N|A: Given that Internet is a by-product of the military industrial complex, maintained and organized by an alliance of corporations and governments, is there a meaningful distinction between the Internet and the Corporate Internet?

AT: I don't think there is a meaningful distinction – the internet was built with the principles of a public service (open, neutral, decentralized), but its backbone is still largely comprised of privately owned infrastructure. Even if you were to set up a non-profit ISP to access the web it you would still be required by law in the US to build in surveillance capabilities to comply with CALEA. However I believe it's possible to act within it in its confines in a way that's legitimately undermines corporate and/or government interests, be that on a personal scale (browsing through an anonymous VPN, using ad-block), acts of mass electronic civil disobedience (e.g. DDoSing), or to use a recent example, ISIS recruitment via social media. Even Tor, a tool that subverts the interests of the corporate internet at their core by allowing the user to browse with near anonymity, was developed and released by the military.

N|A: Does the Internet have an ethics or is it intrinsically amoral?

AT: It was built to be neutral and amoral, but I'm reminded of this piece on 'inadvertent algorithmic cruelty' -- an amoral piece of code acting in an immoral way due to its failure to factor in and prevent certain outcomes. The principle of 'universality' that the internet was built on (a focus on neutrality and decentralization) has arguably led to the direct transfer of real world power hierarchies – in decentralized networks power will inevitably accumulate on specific nodes – so we have the case of a seemingly neutral technology in one way leading to what seems to be unavoidable negative outcome.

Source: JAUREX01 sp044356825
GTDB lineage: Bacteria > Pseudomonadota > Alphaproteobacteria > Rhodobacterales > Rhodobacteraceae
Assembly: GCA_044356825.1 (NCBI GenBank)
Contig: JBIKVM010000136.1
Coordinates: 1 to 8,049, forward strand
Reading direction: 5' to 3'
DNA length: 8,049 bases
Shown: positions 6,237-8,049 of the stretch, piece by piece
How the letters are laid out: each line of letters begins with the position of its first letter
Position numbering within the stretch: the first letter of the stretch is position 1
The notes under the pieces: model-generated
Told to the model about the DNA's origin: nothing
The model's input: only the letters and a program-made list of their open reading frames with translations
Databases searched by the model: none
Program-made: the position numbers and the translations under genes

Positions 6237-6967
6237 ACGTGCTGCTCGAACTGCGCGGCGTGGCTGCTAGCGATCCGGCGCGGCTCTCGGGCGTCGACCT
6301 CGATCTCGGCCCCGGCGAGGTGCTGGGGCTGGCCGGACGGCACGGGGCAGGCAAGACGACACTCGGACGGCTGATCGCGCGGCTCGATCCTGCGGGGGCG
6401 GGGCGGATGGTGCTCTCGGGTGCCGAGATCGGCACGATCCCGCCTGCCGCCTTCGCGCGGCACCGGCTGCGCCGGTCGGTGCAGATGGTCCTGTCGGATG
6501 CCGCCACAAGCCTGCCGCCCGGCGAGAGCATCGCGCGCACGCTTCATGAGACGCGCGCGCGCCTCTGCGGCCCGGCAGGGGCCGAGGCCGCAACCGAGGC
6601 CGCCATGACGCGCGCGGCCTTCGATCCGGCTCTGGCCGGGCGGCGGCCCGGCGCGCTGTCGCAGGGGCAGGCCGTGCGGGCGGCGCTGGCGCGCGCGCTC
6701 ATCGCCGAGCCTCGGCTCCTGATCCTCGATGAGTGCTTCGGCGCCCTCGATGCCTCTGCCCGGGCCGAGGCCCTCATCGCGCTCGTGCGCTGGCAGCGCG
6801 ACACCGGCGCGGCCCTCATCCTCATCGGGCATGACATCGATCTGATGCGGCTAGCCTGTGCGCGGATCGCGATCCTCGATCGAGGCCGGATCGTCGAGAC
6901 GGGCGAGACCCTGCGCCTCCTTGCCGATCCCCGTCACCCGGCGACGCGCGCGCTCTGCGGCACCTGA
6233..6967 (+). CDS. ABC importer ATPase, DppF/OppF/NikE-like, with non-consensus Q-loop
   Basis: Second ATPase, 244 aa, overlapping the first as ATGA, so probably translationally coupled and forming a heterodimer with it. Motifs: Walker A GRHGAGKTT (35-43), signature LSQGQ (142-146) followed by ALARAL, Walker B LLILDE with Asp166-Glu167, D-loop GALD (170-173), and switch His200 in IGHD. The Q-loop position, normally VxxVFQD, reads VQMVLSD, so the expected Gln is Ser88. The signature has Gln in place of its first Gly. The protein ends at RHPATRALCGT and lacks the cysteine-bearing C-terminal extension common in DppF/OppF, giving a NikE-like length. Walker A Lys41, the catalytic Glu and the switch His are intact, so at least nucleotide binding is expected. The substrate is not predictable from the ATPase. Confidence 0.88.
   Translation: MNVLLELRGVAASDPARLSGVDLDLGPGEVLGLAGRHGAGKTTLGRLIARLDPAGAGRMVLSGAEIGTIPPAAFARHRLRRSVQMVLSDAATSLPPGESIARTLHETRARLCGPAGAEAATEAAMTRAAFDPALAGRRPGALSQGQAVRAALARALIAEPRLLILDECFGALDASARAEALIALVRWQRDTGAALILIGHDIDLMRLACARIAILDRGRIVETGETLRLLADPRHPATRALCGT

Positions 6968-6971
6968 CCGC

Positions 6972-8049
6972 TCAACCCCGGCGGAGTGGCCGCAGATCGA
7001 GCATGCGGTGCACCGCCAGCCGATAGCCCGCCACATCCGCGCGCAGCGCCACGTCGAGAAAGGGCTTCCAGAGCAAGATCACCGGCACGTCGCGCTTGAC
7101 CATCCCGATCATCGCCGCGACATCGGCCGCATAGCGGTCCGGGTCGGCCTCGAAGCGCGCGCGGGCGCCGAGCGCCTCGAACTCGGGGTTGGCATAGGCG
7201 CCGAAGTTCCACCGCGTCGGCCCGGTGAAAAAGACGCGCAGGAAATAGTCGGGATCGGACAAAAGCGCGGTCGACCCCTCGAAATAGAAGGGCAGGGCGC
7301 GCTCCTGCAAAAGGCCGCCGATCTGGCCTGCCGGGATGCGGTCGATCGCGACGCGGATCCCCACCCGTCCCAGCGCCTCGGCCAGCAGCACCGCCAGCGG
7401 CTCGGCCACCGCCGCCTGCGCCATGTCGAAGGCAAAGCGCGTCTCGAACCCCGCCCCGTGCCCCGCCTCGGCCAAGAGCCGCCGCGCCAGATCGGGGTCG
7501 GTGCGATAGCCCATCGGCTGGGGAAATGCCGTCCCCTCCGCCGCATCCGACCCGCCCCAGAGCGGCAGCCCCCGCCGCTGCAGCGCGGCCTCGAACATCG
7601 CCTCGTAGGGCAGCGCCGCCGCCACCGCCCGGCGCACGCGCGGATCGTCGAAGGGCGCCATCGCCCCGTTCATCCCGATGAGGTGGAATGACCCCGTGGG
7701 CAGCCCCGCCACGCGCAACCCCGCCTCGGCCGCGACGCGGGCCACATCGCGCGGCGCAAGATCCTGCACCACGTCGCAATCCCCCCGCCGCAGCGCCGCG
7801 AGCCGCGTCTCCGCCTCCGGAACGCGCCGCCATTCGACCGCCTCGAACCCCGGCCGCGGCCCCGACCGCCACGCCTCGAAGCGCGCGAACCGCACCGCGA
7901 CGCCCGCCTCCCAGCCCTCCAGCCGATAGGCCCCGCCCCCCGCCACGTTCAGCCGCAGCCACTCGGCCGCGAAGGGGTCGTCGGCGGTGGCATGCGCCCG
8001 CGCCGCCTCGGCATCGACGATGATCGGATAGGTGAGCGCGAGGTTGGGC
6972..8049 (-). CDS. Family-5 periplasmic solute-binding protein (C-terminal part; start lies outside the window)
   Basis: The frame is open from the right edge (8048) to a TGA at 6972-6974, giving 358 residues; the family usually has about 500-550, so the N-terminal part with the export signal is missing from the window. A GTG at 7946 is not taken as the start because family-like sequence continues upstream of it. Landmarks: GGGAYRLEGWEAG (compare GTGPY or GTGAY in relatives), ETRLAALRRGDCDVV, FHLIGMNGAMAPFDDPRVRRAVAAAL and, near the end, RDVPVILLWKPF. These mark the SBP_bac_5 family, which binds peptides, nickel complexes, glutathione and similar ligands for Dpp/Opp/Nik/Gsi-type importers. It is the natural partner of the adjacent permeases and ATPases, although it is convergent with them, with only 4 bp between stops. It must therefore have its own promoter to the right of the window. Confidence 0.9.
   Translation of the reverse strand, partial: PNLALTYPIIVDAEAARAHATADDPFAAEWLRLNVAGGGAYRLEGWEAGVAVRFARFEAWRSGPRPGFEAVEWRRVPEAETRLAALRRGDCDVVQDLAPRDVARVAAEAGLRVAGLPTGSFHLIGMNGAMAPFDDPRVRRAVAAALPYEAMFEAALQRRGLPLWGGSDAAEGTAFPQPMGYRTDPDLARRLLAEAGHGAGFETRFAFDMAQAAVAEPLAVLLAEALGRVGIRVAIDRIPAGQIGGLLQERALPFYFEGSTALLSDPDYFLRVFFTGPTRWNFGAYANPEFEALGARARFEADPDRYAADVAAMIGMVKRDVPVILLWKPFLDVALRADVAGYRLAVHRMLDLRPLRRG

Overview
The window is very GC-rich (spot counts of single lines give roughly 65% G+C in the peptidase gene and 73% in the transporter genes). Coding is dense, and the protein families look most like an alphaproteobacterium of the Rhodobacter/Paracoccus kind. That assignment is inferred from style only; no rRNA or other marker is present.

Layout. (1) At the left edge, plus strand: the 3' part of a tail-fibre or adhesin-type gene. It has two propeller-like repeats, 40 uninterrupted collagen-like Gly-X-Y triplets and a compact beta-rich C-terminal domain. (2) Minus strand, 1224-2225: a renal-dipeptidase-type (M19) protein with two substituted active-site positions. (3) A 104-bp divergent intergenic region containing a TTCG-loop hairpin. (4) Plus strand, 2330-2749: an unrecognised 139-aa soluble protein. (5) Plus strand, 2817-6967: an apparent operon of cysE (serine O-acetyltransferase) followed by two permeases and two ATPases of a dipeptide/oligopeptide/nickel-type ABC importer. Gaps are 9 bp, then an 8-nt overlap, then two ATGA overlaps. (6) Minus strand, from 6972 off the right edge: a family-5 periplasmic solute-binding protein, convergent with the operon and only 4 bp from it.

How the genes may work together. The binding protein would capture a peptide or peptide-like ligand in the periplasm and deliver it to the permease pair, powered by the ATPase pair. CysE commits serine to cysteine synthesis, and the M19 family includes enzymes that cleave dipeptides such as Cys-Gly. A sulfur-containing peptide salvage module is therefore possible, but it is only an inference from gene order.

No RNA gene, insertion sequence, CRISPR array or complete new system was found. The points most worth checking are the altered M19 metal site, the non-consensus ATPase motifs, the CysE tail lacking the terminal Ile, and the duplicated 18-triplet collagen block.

N|A: Contentbot brilliantly examines the attention economy not only taking it to its absurd conclusion but also exposing the futility of that economy. Can you speak a little more about the attention economy?

AT: IRC it was this article that finally pushed me to make Contentbot –  It's a terrifying read because it seems so inevitable. Behind Web 2.0s emphasis on the social was the platformization of everything – the realisation that if you can leverage yourself into a position where you own the battlefields that people and brands fight for attention on, an endless stream of unpaid, user-generated content awaits. It's a landscape where the new and the easily digestible have a concrete advantage –  the fight for attention itself leading to either extreme measures to get noticed (eg gamergate trolls sending death threats, Dennys bizarre Tumblr) or (sub/)conscious self-curation to become more palatable/likeable/shareable.

N|A: Is Contentbot an ideal citizen of the attention economy or does it subvert its potential?

AT: Contentbot commits the mortal  sin of being unpredictable; the ideal citizen has interests and biases which can then be quantified, profiled and catered to.